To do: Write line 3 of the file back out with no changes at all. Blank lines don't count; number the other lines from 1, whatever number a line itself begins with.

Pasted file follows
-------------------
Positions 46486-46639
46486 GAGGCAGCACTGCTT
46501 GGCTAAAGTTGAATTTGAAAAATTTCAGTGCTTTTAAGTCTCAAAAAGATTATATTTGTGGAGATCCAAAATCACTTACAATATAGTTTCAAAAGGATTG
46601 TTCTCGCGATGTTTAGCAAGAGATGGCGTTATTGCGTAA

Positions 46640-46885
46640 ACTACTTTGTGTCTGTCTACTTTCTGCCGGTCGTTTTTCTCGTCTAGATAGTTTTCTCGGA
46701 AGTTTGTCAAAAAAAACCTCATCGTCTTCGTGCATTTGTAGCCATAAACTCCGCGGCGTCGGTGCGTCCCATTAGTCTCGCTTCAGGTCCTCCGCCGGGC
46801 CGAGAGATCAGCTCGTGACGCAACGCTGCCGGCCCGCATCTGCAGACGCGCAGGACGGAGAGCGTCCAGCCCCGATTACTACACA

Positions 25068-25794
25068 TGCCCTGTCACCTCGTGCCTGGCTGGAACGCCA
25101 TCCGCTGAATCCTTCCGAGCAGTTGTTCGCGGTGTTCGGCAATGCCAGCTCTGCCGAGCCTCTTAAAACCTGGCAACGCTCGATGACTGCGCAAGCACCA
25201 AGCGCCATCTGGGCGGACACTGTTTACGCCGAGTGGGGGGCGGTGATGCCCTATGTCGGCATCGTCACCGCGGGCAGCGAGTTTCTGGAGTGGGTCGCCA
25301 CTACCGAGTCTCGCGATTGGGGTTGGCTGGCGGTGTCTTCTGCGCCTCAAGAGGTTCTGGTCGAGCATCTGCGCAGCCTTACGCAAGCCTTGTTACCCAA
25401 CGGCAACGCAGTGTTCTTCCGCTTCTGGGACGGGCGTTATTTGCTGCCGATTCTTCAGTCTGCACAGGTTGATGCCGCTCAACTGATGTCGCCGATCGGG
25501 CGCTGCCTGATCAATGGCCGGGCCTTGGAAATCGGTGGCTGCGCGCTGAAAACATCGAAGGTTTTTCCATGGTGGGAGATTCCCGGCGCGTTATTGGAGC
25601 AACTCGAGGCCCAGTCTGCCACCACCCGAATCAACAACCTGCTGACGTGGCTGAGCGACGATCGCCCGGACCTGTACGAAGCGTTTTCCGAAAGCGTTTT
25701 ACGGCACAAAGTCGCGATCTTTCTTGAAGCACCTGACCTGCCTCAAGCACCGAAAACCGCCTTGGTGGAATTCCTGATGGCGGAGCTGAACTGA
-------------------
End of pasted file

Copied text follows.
46501 GGCTAAAGTTGAATTTGAAAAATTTCAGTGCTTTTAAGTCTCAAAAAGATTATATTTGTGGAGATCCAAAATCACTTACAATATAGTTTCAAAAGGATTG